Whenever I need a good reminder as to why I moved to Utah 40 years ago, all I have to do is fly back to my childhood home state of Michigan around spring equinox. America’s Great Lakes region that time of year can really kick you in the teeth — or in the back of your head. It just all depends on which direction you’re leaning into the wind.
As you might have guessed, I’m talking about the weather there.
Two weeks ago, my wife and I flew to Grand Rapids, Michigan, to attend a memorial service for my wife’s late stepmother. When we landed at Gerald R. Ford International Airport on a Wednesday, the late afternoon temperature was spring-like: in the mid 50s with partly cloudy skies and bursts of sunshine.
Seeing the sun was an unexpected gift. Concrete gray is the usual color du jour of Michigan skies from November to May, thanks to the nearby Great Lakes of Michigan, Superior, Huron, Ontario and Erie — weather-makers all. The interminable gloominess has just about every Michigander complaining about Seasonal Affective Disorder and needing a SAD therapy lamp next to their desk or couch — not to mention plenty of anti-depressants, alcohol and/or chocolate — to brighten their mood.
If the picture in your mind about winter Michigan skies isn’t clear enough, perhaps this will help: The day-to-day gray for six straight months, with plenty of rain, sleet and snow tossed in, can be so gloomy it makes Utah’s January temperature inversions seem like a sunny, spring day in St. George.
While driving from the airport to the hotel, most of the trees along the road looked like they were coated in barnacles from thousands of swollen leaf buds ready to pop open. But I didn’t see any early spring tulips or daffodils in front of homes or businesses.
To compensate for the lack of spring color, I stopped at a grocery store and bought a pot of blooming daffodils and placed them on our hotel room’s windowsill like a peace offering for more sun and warmth during our stay.
But so much for peace offerings.
By that evening, news reports talked about a major storm could strike over the weekend with big winds, plummeting temps and precipitation of the variety most Midwesterners loathe — freezing rain.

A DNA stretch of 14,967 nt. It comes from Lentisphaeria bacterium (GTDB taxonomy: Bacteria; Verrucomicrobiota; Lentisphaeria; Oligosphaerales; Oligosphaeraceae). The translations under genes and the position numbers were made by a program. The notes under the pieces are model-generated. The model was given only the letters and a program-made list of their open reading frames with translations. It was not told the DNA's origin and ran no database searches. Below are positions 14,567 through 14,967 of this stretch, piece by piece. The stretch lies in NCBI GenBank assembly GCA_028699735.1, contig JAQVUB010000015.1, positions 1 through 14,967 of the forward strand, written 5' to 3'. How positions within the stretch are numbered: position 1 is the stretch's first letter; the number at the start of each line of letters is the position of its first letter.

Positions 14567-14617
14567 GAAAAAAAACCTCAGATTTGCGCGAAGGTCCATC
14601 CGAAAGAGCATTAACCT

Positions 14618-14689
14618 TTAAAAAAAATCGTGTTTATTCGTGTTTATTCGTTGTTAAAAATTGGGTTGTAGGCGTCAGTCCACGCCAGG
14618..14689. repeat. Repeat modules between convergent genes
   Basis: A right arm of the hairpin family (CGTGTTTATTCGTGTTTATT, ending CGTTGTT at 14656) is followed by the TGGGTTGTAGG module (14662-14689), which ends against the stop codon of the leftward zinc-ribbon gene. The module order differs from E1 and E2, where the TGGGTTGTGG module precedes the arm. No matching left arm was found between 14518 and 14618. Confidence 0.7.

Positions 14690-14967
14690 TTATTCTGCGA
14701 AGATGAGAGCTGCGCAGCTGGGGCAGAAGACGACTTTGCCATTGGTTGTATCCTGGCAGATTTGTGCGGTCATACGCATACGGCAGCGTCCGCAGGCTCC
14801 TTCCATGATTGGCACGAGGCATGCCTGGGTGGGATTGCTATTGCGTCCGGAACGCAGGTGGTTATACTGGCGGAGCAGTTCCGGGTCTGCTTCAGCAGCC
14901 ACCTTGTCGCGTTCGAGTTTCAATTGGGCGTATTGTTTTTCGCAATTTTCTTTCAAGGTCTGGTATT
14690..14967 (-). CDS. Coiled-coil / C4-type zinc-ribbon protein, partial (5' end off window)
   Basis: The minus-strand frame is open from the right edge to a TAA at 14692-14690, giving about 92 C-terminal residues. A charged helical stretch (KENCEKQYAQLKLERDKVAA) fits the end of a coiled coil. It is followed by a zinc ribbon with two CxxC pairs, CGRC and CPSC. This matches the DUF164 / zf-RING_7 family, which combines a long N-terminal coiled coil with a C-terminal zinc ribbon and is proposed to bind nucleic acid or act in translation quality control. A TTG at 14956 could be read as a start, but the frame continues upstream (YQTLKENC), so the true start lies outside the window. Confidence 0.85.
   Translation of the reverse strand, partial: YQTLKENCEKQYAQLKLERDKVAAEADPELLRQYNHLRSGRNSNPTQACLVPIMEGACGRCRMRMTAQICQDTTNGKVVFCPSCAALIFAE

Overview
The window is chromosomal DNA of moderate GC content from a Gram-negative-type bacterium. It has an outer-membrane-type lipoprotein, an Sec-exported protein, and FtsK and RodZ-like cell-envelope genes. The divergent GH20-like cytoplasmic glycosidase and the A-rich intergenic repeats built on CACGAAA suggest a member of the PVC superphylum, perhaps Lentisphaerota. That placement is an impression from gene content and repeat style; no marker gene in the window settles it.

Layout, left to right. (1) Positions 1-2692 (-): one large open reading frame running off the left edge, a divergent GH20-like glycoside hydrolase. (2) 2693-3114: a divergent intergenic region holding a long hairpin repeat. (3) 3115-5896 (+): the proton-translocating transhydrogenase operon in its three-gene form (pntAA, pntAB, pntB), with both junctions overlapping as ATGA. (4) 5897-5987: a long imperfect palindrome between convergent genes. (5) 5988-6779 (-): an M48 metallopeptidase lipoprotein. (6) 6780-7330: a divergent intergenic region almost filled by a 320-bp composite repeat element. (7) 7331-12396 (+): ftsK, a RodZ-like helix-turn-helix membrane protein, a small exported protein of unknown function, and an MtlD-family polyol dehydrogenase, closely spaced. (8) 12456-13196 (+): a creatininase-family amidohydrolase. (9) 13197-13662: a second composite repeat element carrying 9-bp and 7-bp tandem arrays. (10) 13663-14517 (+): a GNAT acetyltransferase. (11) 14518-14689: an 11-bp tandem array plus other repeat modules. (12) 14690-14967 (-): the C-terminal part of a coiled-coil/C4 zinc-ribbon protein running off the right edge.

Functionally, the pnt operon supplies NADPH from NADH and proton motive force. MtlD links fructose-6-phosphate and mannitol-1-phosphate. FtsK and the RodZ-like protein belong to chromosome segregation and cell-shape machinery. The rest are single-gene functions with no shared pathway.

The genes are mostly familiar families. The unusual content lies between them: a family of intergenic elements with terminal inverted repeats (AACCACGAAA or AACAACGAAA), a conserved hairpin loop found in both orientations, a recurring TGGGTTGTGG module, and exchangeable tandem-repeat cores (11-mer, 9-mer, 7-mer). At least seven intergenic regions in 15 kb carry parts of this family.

From time-to-time, freezing rain visits Utah with usually spectacular results: toppled trees, downed power lines, power outages, and scores of dumbstruck motorists who get to experience a few laws of physics while doing donuts down a road or interstate. Those same laws, especially gravity, apply for pedestrians who dare to walk outside.
In Michigan, however, freezing rain is just part of the standard weather fare. It’s expected on a regular basis from fall through spring. Residents there know well that when freezing rain is in the forecast, you get home and tuck in before it hits. And in the fridge is plenty of food to last a few days.
How freezing rain forms is somewhat of a curious weather phenomenon. Most precipitation that falls from clouds drops in frozen form, like ice or snow. While plummeting to earth, if that precipitation passes through warm air, it melts into rain before hitting the surface.
But sometimes, a thin layer of subfreezing air hugs the ground. When the rain makes contact, it immediately turns to ice. But not like sleet. Instead, it coats everything in a thick layer of clear or translucent ice that looks like suspended water. Anyone who dares to drive — or walk — when such slippery conditions exist, do so at certain peril.
Sure enough, in advance of the approaching weekend storm, a south wind began to blow on Thursday morning, pushing the daytime high into the mid-60s. There was sunshine, too, but by late afternoon, the clouds began to roll in and the temperature started to fall. Meanwhile, other family members continued to arrive for the memorial service on Saturday.
On Friday morning, the sky over Grand Rapids was concrete gray and rain or snow appeared imminent. But it wasn’t until Saturday morning, just hours before the memorial service, when the real storm arrived. During the service, horizontal rain, then snow, then rain, then sleet, pelted against the mortuary’s windows, and the trees outside bowed from a hard northwest wind.
But fortunately, the freezing rain held off until early Sunday morning. When my wife and I awoke, our hotel room window looked like opaque glass for a walk-in bathroom shower (see adjacent photo). Outside, everything was coated with a layer of ice about one-fourth of an inch thick. Roadways and sidewalks glistened in silence.
Also, commercial jets couldn’t be heard overhead. With the airport closed due to freezing rain, family members who were booked to fly out that morning got nowhere. Many didn’t until the next afternoon.
Later that morning, after the rain stopped, I gingerly stepped outside to our rental car in the hotel parking lot. It was completely entombed in ice. Using the electronic door lock, I was able to get one door open. Thankfully, the car had an ice scraper in the back seat, and I began to scrape the front windshield — but the ice was so thick, scraping was futile. Carefully, I began to stab at the ice with the edge of the scraper to hopefully reach glass.
While I did so, it began to rain and a hard blast of wind swirled around my face and blew raindrops onto my glasses. It was mid-April, but it sure didn’t look or feel like it. Don’t get me wrong; I love my childhood home state. But evidently it’s a conditional love, or I suspect, I never would have left for a new life in Utah four decades ago.
I’m glad I did. And that episode of freezing rain in Michigan was reminder enough as to why I love living in Utah more. Life Elevated? Absolutely. And without the ice.